Better eggs for a better tomorrow

HATCH for Hunger helps Southside residents facing food insecurity

By Nancy Price

When Linda Adams, a Southside community wellness coordinator for Purdue Extension – Marion County, learned that due to COVID-19, she would have to work from home immediately and indefinitely, she cleaned out her cubicle at work and went straight to the grocery store to stock up on needed supplies.

“Having been a Kroger co-manager earlier in my career, I had seen snow scares before, but it was immediately obvious to me that this was very different,” Adams said. “These stores would soon be out of food. All while I was waiting in line to check out my groceries that day, I knew there would be a direct impact on the food pantries.”

“In March there was such a panic among the people,” added Bill Boone, founding director and CEO of Servant’s Heart of Indy, a Beech Grove pantry. “They didn’t know how to react to being told to stay in. Many were hoarding food because they thought they wouldn’t be able to get out.”

Linda Adams with Purdue Extension – Marion County, helps to remove barriers for those with limited resources to access proper nutrition. (Photos by Chris Baker)

A PERFECT PROTEIN

Adams is part of the Nutrition Education Program funded through federal SNAP-Ed. She works to remove barriers that make it difficult for people with limited resources to access proper nutrition.

“When the shut-down orders were announced, the local food pantries mostly all switched to drive-through distribution with limited paperwork for clients,” she said. “The number of clients food pantries were seeing went up immediately; likely due to job loss and due to the grocery stores being out of food. But through it all, we consistently had a supply of eggs due to this distribution networked provided for HATCH for Hunger.”

HATCH for Huger, a nonprofit organization, was created in Indianapolis in 2015 to provide high-quality protein to people facing food insecurity. The organization is a partnership between Elanco, a division of Eli Lilly & Co., food stores and farmers to provide eggs to undernourished people. HATCH works with Rose Acre Farms, based in Seymour, Ind. and MPS Egg Farms in North Manchester, Ind.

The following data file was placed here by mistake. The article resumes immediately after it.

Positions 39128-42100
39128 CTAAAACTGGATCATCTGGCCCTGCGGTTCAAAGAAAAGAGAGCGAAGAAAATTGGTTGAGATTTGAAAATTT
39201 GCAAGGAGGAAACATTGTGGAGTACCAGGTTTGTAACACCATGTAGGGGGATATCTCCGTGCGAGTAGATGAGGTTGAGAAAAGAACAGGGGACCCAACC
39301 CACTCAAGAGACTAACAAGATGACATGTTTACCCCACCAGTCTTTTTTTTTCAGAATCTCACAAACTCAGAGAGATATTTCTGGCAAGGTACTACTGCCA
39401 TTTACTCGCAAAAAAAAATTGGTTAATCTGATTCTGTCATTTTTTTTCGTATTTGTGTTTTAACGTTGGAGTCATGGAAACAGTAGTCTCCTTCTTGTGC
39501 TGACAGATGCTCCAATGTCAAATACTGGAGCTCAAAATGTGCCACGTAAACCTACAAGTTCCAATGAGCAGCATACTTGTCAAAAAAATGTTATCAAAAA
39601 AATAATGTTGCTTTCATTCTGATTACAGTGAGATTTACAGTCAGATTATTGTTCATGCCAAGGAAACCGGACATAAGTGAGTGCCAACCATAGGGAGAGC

Karen Rice, chief relationship and value officer with HATCH for Hunger, picks up eggs from farms and delivers them to food banks and pantries

THE INCREDIBLE EDIBLE EGG

“Currently HATCH is responsible for about 80,000 dozen eggs per month making their way into food banks and food pantries serving Indiana, Illinois, Kentucky, Missouri and Arizona,” said Randy Reichmann, CEO for HATCH for Hunger.  “Over 2,500 food pantries have access to eggs thanks to HATCH. Most food banks are dependent on food donations and can’t always supply protein to the hungry. HATCH was created to be a dependable source of protein in markets we serve.”

“Getting adequate protein is critical to living a healthy life,” Reichmann continued. “Protein is important for healthy physical and mental development and eggs are an affordable source of high-quality protein. We know kids that are hungry aren’t as healthy physically and experience slower cognitive development. Eggs are simply a great way to get needed protein into the bodies of those who need it most.”

Representatives from Southside food pantries gather twice a month at Servant’s Heart of Indy to receive eggs.

Last year, Adams attended a food pantry summit hosted by the Indy Hunger Network (IHN) for Indianapolis-based food pantries. “As part of that one-day conference, they had breakout sessions that divided all the food pantry leaders by Indianapolis townships so they could meet and begin collaborating,” she said. “The Southside group was definitely interested in working together when they could. The Indy Hunger Network began hosting quarterly Perry/Franklin Township food pantry meetings. We hosted HATCH for Hunger at one of those meetings to discuss what was needed to be able to establish an egg delivery spot in our area. Our food pantries had limited refrigeration space, so it would be hard for any one pantry to hold a skid of eggs. I offered to recruit additional food pantries into our group and offered to be the order captain to get everything started.”

DOUBLE OR NOTHING

In April last year, representatives of Southside pantries gathered at Servant’s Heart of Indy, a Beech Grove pantry. The deliveries continued monthly with about 600 dozen eggs. By July, HATCH was delivering to Servant’s Heart twice a month. “That was the secret to our success,” Adams said. “Our monthly orders jumped up to an average of 1,100 dozen eggs; nearly doubling our orders. The twice a month delivery have made managing the refrigeration space so much easier.”

Bill Boone is founding director and chairman of Servant’s Heart of Indy in Beech Grove.

Each participating food pantry is now able to give each family a dozen eggs, according to Adams. “Food pantries that never had eggs available before now have them available all the time,” she said. “Food pantries that were buying eggs off the shelf at the local grocery stories do not have to do that anymore. So, this saves time, money and volunteer resources. One of our food pantries mentioned that as their stock of food diminished during COVID, they began giving each food pantry client family two dozen eggs. That is exactly why we do this and why this HATCH for Hunger egg distribution system is so important.”

For more information on HATCH for Hunger, go to hatchforhunger.com. Southside pantries interested in egg deliveries may contact Linda Adams at adams284@purdue.edu.